Dilip Hiro

Articles by this author

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Monday, June 29, 2009
The Clash of Islam and Democracy in Iran: The Islamic Revolution Faces the Classic Dilemma of All Revolutions
By marshalling the regime's coercive instruments, Iran's 70-year-old supreme leader, Ayatollah Ali Khamanei, has, for now, succeeded in curbing the popular, peaceful challenge to the authenticity of Iran's fateful June 12th presidential election. But he has paid a heavy political price.
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Monday, May 04, 2009
China: Defying the Economic Odds
In the midst of the worst economic crisis since the Great Depression, a new world order is emerging -- with its center gravitating towards China. The statistics speak for themselves. The International Monetary Fund (IMF) predicts the world's gross domestic product (GDP) will shrink by an alarming 1.3% this year. Yet, defying this global trend, China expects an annual economic growth rate of 6.5% to 8.5%. During the first quarter of 2009, the world's leading stock markets combined fell by 4.5%. In contrast, the Shanghai stock exchange index leapt by a whopping 38%.
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Monday, June 23, 2008
No Meeting of Minds in Jeddah
When physicians differ radically on the cause of a malady, they cannot prescribe a cure, and so the patient is condemned to go on suffering. That, in short, is the summary of the deliberations of the oil summit held in the Saudi city of Jeddah on Sunday -- as expressed in medical terms, the patient being the petroleum-consuming world.
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Tuesday, May 13, 2008
Lebanon: The Army's Role
It is tempting to see the current violence in Lebanon as a fight between Shia and Sunni, and as a preamble to a civil war. Tempting but inaccurate. While the Shia in Lebanon are almost unanimous in their support of Hizbullah and its ally, Amal, the Sunnis and Christians are divided in their opposition to Hizbullah.
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Tuesday, April 08, 2008
Iran: A Convenient Culprit
Early reports suggest that in his testimony to a congressional committee today, General David Petraeus will claim that the Iranians assisted the Mahdi Army militia to fight the forces of Iraqi prime minister Nuri al-Maliki in the recent week-long battle in Basra.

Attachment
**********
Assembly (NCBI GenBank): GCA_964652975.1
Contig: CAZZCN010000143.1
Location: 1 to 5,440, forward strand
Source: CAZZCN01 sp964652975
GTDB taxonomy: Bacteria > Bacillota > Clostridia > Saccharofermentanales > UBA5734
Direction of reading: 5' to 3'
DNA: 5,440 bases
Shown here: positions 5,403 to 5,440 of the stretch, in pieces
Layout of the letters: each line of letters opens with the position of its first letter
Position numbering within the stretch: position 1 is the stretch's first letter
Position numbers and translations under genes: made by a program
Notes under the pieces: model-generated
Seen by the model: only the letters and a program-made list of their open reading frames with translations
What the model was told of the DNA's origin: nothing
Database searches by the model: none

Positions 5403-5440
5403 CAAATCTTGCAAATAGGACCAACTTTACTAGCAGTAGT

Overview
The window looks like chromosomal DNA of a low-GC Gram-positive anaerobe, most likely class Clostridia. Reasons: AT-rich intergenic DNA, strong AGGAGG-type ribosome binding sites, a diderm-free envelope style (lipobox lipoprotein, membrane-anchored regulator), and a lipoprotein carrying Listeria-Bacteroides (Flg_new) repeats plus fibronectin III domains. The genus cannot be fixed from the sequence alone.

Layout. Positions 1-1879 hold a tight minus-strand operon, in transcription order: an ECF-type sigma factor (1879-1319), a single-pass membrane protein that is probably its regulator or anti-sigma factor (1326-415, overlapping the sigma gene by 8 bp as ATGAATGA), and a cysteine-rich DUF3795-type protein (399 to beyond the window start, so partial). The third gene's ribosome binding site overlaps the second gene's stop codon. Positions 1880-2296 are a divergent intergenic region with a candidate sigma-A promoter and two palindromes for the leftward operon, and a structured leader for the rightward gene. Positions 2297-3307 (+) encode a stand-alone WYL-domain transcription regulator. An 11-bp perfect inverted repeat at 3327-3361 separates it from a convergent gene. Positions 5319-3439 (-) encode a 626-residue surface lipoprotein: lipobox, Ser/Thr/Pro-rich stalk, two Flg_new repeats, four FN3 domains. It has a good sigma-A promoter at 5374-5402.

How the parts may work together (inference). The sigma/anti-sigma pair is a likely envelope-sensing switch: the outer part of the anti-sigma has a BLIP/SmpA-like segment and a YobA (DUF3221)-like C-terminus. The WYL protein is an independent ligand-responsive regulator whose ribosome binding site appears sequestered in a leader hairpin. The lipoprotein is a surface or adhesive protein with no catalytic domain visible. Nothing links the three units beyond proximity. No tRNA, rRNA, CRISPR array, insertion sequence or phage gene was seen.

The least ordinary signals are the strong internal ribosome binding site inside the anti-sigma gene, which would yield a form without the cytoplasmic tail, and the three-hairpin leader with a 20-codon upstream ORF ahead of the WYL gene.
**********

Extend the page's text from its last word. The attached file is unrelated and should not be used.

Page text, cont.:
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Thursday, March 20, 2008
Bush's Napoleon Moment: Bush could have brought democracy to Iraq but instead, he opted for war
Crossroads crop up in history as they do in personal lives. With hindsight, one can see that if the leader of a powerful nation had taken one road instead of the other, he would have shaped history differently. Napoleon's invasion of Russia was one such example. In recent times, President Bush reached a crossroads as he ratcheted up pressure on Saddam Hussein in early 2003, by assembling a massive military force in the Gulf region.
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Friday, March 14, 2008
Powerless on Oil Prices
With oil prices soaring to $109 a barrel in an election year, the White House is getting jittery.
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Thursday, February 07, 2008
A Nuclear-Free Mirage
As Mohamed ElBaradei, head of the International Atomic Energy Agency, finalizes his report on Iran's nuclear program, the Iranian foreign minister, Manouchehr Mottaki, has been promoting the "historic idea" of a Middle East free from weapons of mass destruction.This overlaps with a goal adopted by the UN security council back in 1991 when resolution 687 talked about "the establishment of a nuclear-we
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Wednesday, September 26, 2007
How the Bush Administration's Iraqi Oil Grab Went Awry: Greenspan's Oil Claim in Context
Here is the sentence in The Age of Turbulence , the 531-page memoir of former Federal Reserve chief Alan Greenspan, that caused so much turbulence in Washington last week: "I am saddened that it is politically inconvenient to acknowledge what everyone knows: the Iraq war is largely about oil." Honest and accurate, it had the resonance of the Bill Clinton's election campaign mantra, "I
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Tuesday, September 11, 2007
Wars That Defy Categorization
LONDON - The novelty, suddenness and scale of the attacks on New York and metropolitan Washington on September 11, 2001, left analysts and commentators scrambling to find a suitable label. Was it just another example of suicide bombing albeit on a colossal scale? But in the past, such bombings had been wrought by individuals wearing a belt of explosives. Such was not the case on that fateful day. The attacks stood apart from previous terrorist acts because of the use of passenger-laden civilian aircraft as deadly missiles. That's why 9/11 ended up as a case by itself.
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